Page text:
Biotech Winners Outnumber Losers in Q1/15


"M&A continues to define this peer group, making inexpensive biotech assets as rare as hen's teeth."


The best and worst performing mid-caps are likely to look very different later this year compared with at the end of the first quarter. For one, Pharmacyclics, Salix Pharmaceuticals and Hospira will no longer exist as they are folded into their respective buyers AbbVie, Valeant and Pfizer.

For another, Perrigo and Mylan were among the worst performers of the quarter – worst being a relative term when the latter rose 1% – and their shares have both rocketed this month on Mylan's proposed takeout of Perrigo. These changes demonstrate how M&A continues to define this peer group, making inexpensive biotech assets as rare as hen's teeth.

Who Was Not Bought?

In the absence of the takeout targets, the biggest mid-cap riser so far in 2015 is Eisai, which was buoyed by positive early data from Biogen's Alzheimer's disease project BIIB037, to which it has an option for co-development and co-commercialiaation. Looking at significant risers that would make the top five in the absence of the takeout targets, Kyowa Hakko Kirin and United Therapeutics figure prominently.


Big faller Aspen Pharmacare – again, big being relative in that it declined 5% – was knocked by GlaxoSmithKline’s decision to sell half of its 12.4% stake in the South African blood-products and generics group.

Actelion's 2% decline in the first three months is a bit of a surprise given success in defending its PAH franchise, but it is coming off record highs that coincided with the topline readout of the Griphon study of Uptravi. The macro effect of Switzerland's decision to unpeg its currency from the euro was a bigger effect, causing shares to tumble along with compatriots Roche and Novartis in January.

CAR-T Pulls the Sector

Among the smaller players it is hard to ignore the impact of CAR-T on the sector. The French group Cellectis and Massachusetts-based Ziopharm Oncology bracketed the top risers in the small-cap sector as enthusiasm for the engineered T-cell technology reached fever pitch.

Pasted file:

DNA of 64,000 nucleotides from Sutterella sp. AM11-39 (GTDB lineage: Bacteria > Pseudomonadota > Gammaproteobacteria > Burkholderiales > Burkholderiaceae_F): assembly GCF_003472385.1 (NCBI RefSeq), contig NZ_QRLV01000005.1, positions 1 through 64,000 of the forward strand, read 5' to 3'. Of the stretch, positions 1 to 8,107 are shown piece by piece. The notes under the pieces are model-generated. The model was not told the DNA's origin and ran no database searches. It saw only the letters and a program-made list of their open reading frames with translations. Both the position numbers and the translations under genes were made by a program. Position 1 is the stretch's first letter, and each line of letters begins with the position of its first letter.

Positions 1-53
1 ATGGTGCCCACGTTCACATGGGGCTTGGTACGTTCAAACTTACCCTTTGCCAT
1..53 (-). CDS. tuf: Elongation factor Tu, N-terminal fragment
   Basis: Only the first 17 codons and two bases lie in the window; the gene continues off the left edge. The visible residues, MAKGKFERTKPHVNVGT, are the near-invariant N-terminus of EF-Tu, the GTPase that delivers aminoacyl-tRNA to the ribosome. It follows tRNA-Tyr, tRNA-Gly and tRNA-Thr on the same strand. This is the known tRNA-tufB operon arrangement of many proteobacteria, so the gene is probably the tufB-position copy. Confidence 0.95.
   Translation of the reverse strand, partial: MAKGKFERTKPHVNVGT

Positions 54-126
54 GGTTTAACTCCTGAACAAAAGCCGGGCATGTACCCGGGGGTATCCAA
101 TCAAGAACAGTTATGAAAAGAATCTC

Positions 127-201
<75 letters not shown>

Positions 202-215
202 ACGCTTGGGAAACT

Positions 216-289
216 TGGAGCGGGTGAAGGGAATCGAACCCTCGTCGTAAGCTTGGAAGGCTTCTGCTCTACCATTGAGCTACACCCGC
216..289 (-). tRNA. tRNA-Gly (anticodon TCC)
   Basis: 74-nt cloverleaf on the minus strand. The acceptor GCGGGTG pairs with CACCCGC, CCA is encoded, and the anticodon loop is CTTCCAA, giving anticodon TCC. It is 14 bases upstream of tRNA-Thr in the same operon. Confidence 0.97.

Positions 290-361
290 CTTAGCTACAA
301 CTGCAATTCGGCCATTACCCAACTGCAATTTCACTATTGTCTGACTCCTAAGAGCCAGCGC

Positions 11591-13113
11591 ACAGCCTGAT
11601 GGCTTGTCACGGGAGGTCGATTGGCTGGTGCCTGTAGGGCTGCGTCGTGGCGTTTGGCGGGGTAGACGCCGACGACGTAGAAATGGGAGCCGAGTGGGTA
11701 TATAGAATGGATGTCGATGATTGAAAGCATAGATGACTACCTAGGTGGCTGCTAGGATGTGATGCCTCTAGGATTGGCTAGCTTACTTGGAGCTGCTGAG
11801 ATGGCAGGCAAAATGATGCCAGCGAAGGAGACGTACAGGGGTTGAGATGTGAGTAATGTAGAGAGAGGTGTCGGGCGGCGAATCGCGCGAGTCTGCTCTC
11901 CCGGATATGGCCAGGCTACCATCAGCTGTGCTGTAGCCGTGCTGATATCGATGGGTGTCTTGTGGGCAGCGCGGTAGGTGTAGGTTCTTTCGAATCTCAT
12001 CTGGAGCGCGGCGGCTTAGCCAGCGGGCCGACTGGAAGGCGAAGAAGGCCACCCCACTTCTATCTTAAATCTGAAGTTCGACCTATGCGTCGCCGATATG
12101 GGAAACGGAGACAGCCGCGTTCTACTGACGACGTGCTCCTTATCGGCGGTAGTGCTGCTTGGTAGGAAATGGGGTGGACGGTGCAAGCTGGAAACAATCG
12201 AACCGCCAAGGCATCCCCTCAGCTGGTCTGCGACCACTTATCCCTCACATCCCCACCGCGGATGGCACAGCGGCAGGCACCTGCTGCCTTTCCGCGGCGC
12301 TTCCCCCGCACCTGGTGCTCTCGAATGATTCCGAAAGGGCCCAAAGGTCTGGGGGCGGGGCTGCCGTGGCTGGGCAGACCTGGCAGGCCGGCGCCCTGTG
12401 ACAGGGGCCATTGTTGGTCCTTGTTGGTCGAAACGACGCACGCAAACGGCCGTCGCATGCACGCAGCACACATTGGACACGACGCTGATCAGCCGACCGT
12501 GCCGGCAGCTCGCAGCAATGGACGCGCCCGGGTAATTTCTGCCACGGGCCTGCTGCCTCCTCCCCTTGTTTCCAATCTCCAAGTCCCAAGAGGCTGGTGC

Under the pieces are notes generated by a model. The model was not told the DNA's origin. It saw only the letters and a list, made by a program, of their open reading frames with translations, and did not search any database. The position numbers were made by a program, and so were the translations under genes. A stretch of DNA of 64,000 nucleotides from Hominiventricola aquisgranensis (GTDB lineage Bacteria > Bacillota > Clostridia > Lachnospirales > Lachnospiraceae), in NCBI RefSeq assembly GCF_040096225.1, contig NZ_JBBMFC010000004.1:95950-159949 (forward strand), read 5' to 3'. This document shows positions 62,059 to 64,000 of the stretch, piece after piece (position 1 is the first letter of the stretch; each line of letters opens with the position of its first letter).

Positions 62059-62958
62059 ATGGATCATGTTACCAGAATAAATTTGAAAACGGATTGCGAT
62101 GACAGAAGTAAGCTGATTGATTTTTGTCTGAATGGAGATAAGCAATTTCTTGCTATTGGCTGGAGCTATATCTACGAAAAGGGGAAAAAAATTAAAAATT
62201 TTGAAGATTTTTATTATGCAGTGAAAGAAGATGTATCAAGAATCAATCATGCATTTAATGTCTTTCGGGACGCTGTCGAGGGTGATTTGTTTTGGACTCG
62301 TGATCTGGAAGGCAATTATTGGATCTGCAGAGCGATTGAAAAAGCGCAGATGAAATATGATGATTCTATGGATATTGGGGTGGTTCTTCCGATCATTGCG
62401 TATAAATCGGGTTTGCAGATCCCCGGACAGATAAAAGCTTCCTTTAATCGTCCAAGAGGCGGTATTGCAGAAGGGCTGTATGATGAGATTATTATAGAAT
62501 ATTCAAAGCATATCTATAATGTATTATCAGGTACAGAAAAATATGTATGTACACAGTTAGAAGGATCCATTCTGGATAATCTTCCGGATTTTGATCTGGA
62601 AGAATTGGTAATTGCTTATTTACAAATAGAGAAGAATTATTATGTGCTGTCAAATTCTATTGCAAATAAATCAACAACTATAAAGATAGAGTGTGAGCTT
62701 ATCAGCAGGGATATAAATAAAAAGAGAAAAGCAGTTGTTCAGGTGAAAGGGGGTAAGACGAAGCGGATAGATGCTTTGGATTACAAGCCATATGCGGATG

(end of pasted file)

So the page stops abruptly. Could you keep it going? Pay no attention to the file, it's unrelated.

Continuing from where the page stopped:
Other beneficiaries in this grouping were Esperion Therapeutics, which in PTC-1002 hopes to have a small-molecule answer to the potent cholesterol-lowering biologicals Praluent and Repatha, and the South Korean group Hanmi Pharmaceutical, which licensed to Lilly the BTK inhibitor HM71224, from the same pharmaceutical class as Pharmacyclics' Imbruvica.


It does not hurt that many of these companies appear to be relative bargains compared with the pricey mid-caps as investors hunt for better value in the midst of the biotech boom.

The biggest fallers have all faced clinical, commercial or strategic setbacks, with the curious exception of Enanta. That group should be riding high with the launch of its protease inhibitor paritaprevir as part of AbbVie's Viekira Pak, but the product has struggled in the face of Gilead Sciences’ dominance in hepatitis C. News on the next-generation combination containing Enanta's ABT-493 could lift the company’s shares later in the year.


In the smallest of the small, immuno-oncology again has made its presence known in the guise of MediGene, which moved into this field with the takeout last year of Trianta Immunotherapies. Pfenex, meanwhile, was the beneficiary of one of the other great themes of 2015 as it struck a deal with Hospira on a biosimilar version of Lucentis.

In the fallers, MEI Pharma and Can-Fite BioPharma were the two with clear-cut setbacks, leading to significant falls. MEI’s myelodysplastic syndrome project pracinostat fell short and Can-Fite's psoriasis candidate, CF101, failed in phase 2/3.


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